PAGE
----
What Happened (In Brief)

The facts of the case are very complicated. Here is an overly simplified summary. Alabama & Dunlavy owned some real property in Houston.  A trust controlled by Cohen was the 80% limited partner of Alabama & Dunlavy (A & D). In 2008, the Great Recession hit and the debt matured. Dilick controlled the general partner of A & D and also controlled the remaining limited partnership interest. Abercrombie was a developer. Abercrombie and Dilick approached the trustee of Cohen's trust about selling the property for $16.7 million. The trustee said yes because the partnership would make a profit. However, Abercrombie and Dilick failed to disclose that HEB was interested in signing a ground lease which would greatly increase the value of the property.

Abercrombie signed the ground lease with HEB under an entity named TAFI that had yet to be formed. Dilick then caused A & D to sell the property to TAFI for $13.5 million.  Shortly after acquiring the property     TAFI took out a loan for $19.9 million against the property. Various people got money, including  HEB's director of real estate.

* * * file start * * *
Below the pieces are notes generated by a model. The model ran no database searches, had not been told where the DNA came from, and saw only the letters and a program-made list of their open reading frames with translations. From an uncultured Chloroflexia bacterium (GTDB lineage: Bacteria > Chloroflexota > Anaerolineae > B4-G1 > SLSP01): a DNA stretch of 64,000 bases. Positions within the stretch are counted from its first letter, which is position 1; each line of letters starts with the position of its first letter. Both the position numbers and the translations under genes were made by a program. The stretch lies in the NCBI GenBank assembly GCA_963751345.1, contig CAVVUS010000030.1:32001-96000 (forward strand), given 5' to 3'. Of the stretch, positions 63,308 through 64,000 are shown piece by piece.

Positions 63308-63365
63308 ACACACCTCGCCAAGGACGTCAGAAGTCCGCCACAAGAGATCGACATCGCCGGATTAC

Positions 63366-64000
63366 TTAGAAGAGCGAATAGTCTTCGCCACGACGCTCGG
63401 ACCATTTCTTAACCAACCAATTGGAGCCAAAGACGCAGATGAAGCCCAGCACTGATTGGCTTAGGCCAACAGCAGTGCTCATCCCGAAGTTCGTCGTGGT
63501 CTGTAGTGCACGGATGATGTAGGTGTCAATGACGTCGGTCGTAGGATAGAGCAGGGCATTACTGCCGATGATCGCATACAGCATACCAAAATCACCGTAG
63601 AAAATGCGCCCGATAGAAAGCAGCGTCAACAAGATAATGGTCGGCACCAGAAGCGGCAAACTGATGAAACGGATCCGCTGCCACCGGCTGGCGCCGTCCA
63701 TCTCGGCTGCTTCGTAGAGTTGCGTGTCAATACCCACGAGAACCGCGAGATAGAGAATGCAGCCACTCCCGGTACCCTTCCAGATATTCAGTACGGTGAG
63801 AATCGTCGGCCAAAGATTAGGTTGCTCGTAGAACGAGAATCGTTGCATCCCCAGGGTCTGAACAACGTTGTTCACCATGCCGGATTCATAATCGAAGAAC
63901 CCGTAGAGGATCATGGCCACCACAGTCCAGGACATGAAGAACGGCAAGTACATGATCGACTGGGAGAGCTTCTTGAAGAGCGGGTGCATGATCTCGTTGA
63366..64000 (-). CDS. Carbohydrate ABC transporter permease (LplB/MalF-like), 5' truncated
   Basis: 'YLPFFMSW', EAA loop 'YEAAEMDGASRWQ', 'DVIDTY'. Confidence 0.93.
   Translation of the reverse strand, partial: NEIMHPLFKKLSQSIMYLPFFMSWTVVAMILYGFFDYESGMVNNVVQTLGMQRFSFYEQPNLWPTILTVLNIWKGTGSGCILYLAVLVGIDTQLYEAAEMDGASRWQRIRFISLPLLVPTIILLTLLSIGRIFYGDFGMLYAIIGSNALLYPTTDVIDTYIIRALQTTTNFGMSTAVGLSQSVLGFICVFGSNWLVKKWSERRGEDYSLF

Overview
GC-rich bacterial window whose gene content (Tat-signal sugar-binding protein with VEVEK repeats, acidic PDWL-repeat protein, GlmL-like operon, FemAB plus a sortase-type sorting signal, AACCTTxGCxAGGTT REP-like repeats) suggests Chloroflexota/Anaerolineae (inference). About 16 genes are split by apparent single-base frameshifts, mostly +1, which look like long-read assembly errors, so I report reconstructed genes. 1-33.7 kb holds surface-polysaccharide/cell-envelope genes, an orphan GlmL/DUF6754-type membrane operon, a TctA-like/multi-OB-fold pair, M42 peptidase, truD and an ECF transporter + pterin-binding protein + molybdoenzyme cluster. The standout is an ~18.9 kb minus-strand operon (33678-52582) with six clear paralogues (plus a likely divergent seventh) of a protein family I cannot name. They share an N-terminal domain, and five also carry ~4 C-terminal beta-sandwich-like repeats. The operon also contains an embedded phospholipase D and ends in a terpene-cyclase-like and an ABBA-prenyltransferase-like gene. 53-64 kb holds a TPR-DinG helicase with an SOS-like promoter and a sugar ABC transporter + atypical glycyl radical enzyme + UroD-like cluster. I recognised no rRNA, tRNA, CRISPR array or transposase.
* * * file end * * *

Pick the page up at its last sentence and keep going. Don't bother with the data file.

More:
Cohen sued Abercrombie and TAFI among others. The state court granted Abercrombie and TAFI's motion for summary judgment after it excluded most of Cohen's summary judgment evidence.  The summary judgment apparently was never severed out of the case and remained interlocutory.   Several years later in 2015, A & D filed Chapter 7 bankruptcy and Regions Bank, which was another defendant, removed the case to Bankruptcy Court. The case was referred to the U.S. District Court. The District Court entered an agreed final judgment on February 7, 2019 among the remaining parties.  Abercrombie and TAFI never participated in the District Court litigation. Abercrombie and his lawyer both died. The property was sold to a third party. 

The Issue Arrives at the Fifth Circuit

Cohen then appealed to the Fifth Circuit. So, what was the Fifth Circuit doing reviewing a summary judgment granted by a state court? Although the District Court never addressed the Abercrombie and TAFI claims, they were still part of the case.